For my birthday Jordon surprised me with a trip to Vancouver Island, mostly around Victoria. I had fun in Victoria, don’t get me wrong. We hiked this really fantastic little mountain in the middle of the city, ate at a food truck, stayed at a great B&B, sampled a dozen different flavours of artisanal mini cupcakes, and spent our mornings leisurely brewing and sipping French pressed coffee. But by the last day there I had developed a cough, and the first morning home I woke up with a very painful throat and horrible congestion. I guess I’m just too much of a rural hermit to have the immunity needed to stay healthy in a city. Hashtag worth it though?
We went full tourist and walked downtown, camera hanging over my shoulder to take photos of random things. We stopped at the Parliament building. Then to complete the tourist stereotype we ended our trip with the Butchart Gardens. I feel no shame.
We of course took Suki with us. If I can’t take her, it’s not worth going. I think she had a love-hate relationship with Victoria. She loved all the smells, especially at the Butchart Gardens, but even though she loves people I don’t think she liked the crowds. It’s not so much the people per se, and had it been acceptable to let her off leash I think she’d have been perfectly happy weaving in and out of the people in her own direction, but she’s very sensitive to leash pressure so even very gently pulling her out of the way of oncoming people upsets her if it happens more than a few times. She’s what you’d call “handler soft” and if she even thinks she’s being corrected or if she doesn’t understand what I want she will slow to a dejected, plodding walk behind me. She’s also very biddable though so normally I can easily direct her using word cues and hand motions, but people in cities move fast and walking down the sidewalk is like playing a game of chicken. We started to just carry her whenever the crowds got really thick. It made me wonder if we should buy a dog stroller because then we could also use it to carry all our stuff. It also really drove home the thought that I need to make a habit of bringing my bait bag along on walks and practicing tight, fast heelwork around people. But back to the trip.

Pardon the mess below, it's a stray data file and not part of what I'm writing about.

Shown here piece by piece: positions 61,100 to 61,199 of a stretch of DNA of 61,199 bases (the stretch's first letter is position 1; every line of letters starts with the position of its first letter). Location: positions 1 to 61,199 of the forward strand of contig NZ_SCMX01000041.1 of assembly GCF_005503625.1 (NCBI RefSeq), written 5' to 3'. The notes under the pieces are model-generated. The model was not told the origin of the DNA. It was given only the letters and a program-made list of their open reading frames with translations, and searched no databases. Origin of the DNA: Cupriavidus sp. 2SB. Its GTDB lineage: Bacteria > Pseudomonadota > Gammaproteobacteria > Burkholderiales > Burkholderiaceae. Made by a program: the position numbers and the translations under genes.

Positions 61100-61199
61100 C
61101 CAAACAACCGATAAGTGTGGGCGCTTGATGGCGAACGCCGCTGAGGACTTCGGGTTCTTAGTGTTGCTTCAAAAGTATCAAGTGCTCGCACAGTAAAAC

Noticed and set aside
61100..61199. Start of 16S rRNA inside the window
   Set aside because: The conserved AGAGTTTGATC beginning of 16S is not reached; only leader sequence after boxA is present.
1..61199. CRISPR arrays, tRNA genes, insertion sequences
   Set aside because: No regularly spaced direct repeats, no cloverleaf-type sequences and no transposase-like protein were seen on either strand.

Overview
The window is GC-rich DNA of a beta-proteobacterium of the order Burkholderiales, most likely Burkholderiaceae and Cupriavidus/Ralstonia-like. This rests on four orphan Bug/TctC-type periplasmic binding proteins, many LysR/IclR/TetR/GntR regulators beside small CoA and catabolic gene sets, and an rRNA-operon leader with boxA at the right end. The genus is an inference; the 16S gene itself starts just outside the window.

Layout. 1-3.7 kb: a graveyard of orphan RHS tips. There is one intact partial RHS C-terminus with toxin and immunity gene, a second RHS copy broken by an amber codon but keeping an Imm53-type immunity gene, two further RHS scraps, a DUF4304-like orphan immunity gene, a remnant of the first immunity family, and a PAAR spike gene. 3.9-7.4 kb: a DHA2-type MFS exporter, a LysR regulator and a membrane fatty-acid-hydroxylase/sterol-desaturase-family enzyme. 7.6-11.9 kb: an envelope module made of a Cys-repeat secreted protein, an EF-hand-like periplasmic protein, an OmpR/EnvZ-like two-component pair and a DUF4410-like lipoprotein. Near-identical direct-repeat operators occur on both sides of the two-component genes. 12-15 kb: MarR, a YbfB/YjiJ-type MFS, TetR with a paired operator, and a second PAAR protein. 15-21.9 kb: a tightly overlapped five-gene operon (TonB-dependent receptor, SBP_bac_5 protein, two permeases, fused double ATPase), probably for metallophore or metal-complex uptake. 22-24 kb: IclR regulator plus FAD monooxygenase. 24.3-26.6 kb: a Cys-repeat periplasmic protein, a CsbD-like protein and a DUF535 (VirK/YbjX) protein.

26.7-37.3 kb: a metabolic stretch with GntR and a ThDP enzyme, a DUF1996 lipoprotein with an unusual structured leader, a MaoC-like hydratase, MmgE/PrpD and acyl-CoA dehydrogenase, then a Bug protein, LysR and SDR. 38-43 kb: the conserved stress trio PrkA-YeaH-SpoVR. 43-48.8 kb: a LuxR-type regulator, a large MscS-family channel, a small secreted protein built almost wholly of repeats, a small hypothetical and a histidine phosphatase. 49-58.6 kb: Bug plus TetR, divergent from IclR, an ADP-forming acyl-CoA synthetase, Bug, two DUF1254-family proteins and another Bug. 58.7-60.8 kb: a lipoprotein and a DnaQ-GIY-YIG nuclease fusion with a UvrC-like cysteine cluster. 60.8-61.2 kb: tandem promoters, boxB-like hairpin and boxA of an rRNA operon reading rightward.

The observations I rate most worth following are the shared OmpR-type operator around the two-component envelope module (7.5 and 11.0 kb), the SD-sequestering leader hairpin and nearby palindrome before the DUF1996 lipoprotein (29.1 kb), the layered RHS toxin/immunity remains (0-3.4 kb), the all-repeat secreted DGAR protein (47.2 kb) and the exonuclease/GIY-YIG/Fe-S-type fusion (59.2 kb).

The architecture at the parliament building was a perfect match for Suki, and I think she knew it.
We had what I’m pretty sure was a dark eyed junco nesting just outside our front door. Halfway through our stay we discovered she had chicks in the nest. These little birds were all throughout Victoria and they were hilarious. They didn’t care much about people but they hated Suki and would follow her around, giving her the side-eye and yelling at her. The one nesting outside the door even yelled at her through the glass. Which really only served the purpose of piquing Suki’s attention, who until then hadn’t really cared much about the bird.
I only encountered one rude tourist who hit me in the head with her bag while I was crouched down taking a photo. Afterward Jordon told me she definitely saw me and just didn’t care. When she hit me I promptly asserted my Canadian-ness by apologizing and moving over. Ha, I sure told her!
We drove out to Sooke to check out the potholes hike. Sooke is disappointingly pronounced soo-k and not soo-key. I still took a photo of Suki with the sign anyway.
One of the things I found interesting was the number of people that said Suki looks like a little wolf. Wolves must be getting more popular, because in Suki’s ten years she had only been described that way two or three times. Fox and little bear were always the go-to comparison for people. While she did get little bear a lot, fox was only used once or twice while probably more than ten people used wolf to describe her. I prefer The Shrunken Love Child of a Bear and Wolf myself, because I’ve always had a flair for the dramatic. No one seems to find it as funny as I do though.
I’m also semi-excited to say we encountered our first stereotypical American. I thought that they had disappeared with the internet. She didn’t know what a Schipperke was, which isn’t unusual, but her first assumption was that the reason she didn’t know about them was because they must be a unique Canadian breed not found elsewhere. Then she said, “we have a goldendoodle… Er, do you guys have goldendoodles in Canada?”
Other firsts was my first time seeing one of those $70 rope leashes a certain company makes. I recognized it instantly because the only thing that distinguishes it from a rope leash handmade with $5 worth of stuff from a hardware store is the flimsy little brass brand tag hanging from the handle. I was probably too amused. Also maybe a bit jealous because it is a nice looking leash. Maybe I should make one.
It turns out people on The Island are not any better at cleaning up after their dogs than people on The Coast. While hiking Mount Doug I stepped in the biggest, smelliest pile I’ve ever had the misfortune of encountering. I laughed it off while singing happy birthday to me, but ugh seriously so gross. Like I’m pretty sure the dog that left it wasn’t actually a dog but some kind of cow-dog hybrid or something. Or a pony that had been fed too much sweet feed and molasses. And it was in the middle of the trail. Seriously people, at least grab a stick and play some poopy golf to get it into the bushes or something. On the whole though I think the average dog there was better trained, so there’s that.
I’ve said to three people that as much as I enjoyed Victoria and the surrounding area, I’m okay not moving there. Now that I’m back on the Sunshine Coast though I want to be back on Vancouver Island. Then I get a fit of hacking coughs and am pacified with my current location for a bit.
I have a lot of post ideas from this trip, but for now I need to sort through the 1000+ photos I took while chugging back Nin Jiom and maybe making some ultimate feel better soup.